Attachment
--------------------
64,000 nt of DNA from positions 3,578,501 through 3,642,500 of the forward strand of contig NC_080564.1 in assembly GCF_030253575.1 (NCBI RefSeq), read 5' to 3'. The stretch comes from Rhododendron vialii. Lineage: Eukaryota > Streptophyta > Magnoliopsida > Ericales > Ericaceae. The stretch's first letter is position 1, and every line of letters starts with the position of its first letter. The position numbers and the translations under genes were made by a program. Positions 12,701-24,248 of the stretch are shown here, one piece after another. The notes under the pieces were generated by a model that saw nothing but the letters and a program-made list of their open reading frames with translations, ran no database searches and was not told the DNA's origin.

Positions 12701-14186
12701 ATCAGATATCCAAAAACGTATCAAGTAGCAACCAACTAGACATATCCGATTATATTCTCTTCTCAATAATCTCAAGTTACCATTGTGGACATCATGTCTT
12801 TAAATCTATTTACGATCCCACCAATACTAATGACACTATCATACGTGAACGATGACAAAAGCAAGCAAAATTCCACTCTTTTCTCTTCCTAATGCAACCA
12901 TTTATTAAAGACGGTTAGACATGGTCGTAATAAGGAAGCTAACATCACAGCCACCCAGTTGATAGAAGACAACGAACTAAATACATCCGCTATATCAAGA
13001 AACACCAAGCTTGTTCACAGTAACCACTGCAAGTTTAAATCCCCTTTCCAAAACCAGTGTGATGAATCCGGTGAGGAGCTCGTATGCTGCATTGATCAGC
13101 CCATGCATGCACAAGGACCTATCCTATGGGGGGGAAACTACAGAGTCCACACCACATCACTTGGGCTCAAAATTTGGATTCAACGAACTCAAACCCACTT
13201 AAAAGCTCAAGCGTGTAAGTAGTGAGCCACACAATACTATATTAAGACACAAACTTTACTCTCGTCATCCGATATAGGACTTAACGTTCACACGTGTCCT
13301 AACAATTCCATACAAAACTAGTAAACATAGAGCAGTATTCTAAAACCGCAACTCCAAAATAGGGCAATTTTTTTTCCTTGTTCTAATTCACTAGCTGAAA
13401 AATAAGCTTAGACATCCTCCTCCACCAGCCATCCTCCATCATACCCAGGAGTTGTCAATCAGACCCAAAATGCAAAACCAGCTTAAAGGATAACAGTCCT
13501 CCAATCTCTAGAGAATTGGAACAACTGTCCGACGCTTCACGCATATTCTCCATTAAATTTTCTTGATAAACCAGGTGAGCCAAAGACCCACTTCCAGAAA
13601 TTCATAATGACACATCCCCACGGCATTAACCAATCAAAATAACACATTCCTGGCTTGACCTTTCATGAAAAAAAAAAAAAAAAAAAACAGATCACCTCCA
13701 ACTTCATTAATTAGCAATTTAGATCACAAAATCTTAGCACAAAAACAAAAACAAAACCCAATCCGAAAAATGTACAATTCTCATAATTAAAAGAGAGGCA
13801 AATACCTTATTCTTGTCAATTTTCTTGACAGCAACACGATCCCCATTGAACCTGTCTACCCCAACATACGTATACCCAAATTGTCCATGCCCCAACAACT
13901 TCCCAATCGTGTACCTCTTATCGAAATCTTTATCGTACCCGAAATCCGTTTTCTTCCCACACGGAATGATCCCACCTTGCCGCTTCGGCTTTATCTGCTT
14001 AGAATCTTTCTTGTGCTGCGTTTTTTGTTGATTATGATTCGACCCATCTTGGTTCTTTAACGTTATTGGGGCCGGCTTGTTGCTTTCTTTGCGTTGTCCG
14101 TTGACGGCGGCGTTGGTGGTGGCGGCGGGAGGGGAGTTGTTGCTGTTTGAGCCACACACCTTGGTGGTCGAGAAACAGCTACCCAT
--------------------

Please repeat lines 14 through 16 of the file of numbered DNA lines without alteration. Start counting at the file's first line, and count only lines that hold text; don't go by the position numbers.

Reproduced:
13801 AATACCTTATTCTTGTCAATTTTCTTGACAGCAACACGATCCCCATTGAACCTGTCTACCCCAACATACGTATACCCAAATTGTCCATGCCCCAACAACT
13901 TCCCAATCGTGTACCTCTTATCGAAATCTTTATCGTACCCGAAATCCGTTTTCTTCCCACACGGAATGATCCCACCTTGCCGCTTCGGCTTTATCTGCTT
14001 AGAATCTTTCTTGTGCTGCGTTTTTTGTTGATTATGATTCGACCCATCTTGGTTCTTTAACGTTATTGGGGCCGGCTTGTTGCTTTCTTTGCGTTGTCCG